For tens of thousands of years, the Kunwinjku people of western Arnhem Land have painted their stories upon the sandstone escarpments of their ancestral lands. Covered in a vibrant cacophony of images, these rock art galleries present a powerful vision of the continuity of Kunwinjku culture and its close connection to these ancient lands. For the Kunwinjku, these galleries connect them to the original Mimi spirits, who they believe were responsible for the first rock-art paintings.

This tradition is continued in the artwork of senior ˜old-school’ artists such as Bardayal ˜Lofty’ Nadjamerrek and Kalarriya ˜Jimmy’ Namarnyilk. Bardayal ˜Lofty’ Nadjamerrek and Kalarriya ˜Jimmy’ Namarnyilk are living treasures. Both men commenced painting at the dawn of the Indigenous art movement and are senior artists and cultural leaders in their community. Anthropologists, linguists and ecologists regularly seek their knowledge and in recent years, both artists have worked tirelessly as consultants for the Northern Land Council, documenting rock art galleries and other important sites in their traditional lands.

These elderly artists are the last survivors of a small group of pioneering artists who took the ˜old-school’ style of Kunwinjku rock art and transferred it to bark, paper and canvas.

“Influence and Inspiration” celebrates the unique vision that has made them two of the nation’s most important and respected artists. Alongside their work, the exhibition showcases the leading artists of the ˜new school’, who work in the cross-hatching tradition. Whilst ˜old school’ artists like Bardayal and Kalarriya paint in the single-line style, these younger artists employ the sacred cross-hatching of the Mardayin ceremony, adapting it for use in their paintings. Drawing on the same iconographic and narrative elements as their older predecessors, their works shimmer with the delicately crossed tracings that have helped make their work internationally renowned.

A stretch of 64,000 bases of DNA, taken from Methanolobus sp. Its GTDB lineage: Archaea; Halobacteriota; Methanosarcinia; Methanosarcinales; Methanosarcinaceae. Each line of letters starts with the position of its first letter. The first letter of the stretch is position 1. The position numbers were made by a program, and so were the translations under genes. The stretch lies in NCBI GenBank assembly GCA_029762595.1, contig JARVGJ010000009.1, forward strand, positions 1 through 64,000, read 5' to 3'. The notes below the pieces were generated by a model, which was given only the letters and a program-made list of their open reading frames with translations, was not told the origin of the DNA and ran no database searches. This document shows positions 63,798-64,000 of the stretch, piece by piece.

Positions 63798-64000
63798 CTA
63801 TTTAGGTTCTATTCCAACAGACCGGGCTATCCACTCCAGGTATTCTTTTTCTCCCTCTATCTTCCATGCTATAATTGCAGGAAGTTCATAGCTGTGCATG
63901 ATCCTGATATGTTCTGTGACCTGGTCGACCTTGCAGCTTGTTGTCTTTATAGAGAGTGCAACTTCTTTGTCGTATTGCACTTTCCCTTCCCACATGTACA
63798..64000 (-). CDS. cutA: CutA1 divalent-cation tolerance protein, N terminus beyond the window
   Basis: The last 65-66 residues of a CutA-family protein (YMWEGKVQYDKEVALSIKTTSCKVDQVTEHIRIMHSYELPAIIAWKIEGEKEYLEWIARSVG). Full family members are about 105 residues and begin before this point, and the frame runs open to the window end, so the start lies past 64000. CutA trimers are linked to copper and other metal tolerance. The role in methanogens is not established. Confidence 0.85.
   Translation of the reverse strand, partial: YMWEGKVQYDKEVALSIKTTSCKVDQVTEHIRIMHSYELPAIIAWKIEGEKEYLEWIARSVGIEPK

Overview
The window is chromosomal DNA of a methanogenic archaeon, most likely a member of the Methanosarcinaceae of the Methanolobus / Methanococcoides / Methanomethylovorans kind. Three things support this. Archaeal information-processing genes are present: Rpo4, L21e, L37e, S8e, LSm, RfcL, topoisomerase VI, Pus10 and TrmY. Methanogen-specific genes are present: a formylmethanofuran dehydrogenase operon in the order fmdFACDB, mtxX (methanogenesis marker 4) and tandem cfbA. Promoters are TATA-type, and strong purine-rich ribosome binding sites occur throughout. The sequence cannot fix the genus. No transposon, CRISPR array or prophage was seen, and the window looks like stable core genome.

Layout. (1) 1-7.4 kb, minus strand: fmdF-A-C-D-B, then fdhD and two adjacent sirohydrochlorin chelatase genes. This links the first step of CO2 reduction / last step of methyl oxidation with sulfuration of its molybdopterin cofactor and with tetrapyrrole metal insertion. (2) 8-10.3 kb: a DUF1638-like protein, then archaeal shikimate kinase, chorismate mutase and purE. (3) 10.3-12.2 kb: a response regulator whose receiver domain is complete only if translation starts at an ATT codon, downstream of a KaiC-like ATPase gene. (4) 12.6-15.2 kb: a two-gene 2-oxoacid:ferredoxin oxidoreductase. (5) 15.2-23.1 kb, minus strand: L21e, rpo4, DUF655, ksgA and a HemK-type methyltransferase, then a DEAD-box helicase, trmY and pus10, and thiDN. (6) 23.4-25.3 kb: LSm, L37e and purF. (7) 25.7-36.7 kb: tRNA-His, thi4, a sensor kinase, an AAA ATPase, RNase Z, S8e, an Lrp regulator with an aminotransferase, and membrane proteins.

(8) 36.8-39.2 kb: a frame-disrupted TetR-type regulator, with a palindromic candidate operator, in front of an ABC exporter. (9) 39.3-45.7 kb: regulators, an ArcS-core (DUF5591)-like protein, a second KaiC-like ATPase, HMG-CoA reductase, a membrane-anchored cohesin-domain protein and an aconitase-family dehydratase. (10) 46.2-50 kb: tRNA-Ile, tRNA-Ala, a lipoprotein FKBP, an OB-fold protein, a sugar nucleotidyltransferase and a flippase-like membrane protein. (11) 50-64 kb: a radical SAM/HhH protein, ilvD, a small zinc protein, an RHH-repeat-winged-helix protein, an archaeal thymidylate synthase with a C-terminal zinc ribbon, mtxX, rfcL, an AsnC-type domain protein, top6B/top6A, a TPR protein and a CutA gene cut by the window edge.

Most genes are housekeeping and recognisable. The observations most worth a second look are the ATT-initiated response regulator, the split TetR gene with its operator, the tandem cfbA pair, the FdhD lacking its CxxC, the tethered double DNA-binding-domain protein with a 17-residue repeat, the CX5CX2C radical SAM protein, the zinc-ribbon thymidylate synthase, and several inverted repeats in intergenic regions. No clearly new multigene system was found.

Visiting anthropologists such as Baldwin Spencer, Charles Mountford and Ronald and Catherine Berndt were also an influence on the ˜new-school’ artists. In one work included in the exhibition, Gabriel Maralngurra has depicted the arrival of Baldwin Spencer with his wife Mary. Gabriel’s depiction of Spencer, who visited Oenpelli in 1912 to collect bark paintings and artefacts, shows the ways in which contemporary stories are adapted and developed within Indigenous art.

Alongside Gabriel, “Influence and Inspiration” also includes works from some of the leading ˜new-school’ artists, including Gershom Garlngarr, Wilfred Nawirridj, Graham Badari, Jeremiah Garlngarr and Solomon Girrabul.

The Mossenson Galleries, in conjunction with Injalak Arts and Crafts (Gunbalanya NT) is proud to present “Influence and Inspiration” , an exhibition of important works from senior and emerging artists from Gunbalanya (Oenpelli).

The exhibition will be opened at 6pm on Wednesday 16 January 2008 with an artist’s talk by Wilfred Nawirridj, at 41 Derby Street, Collingwood.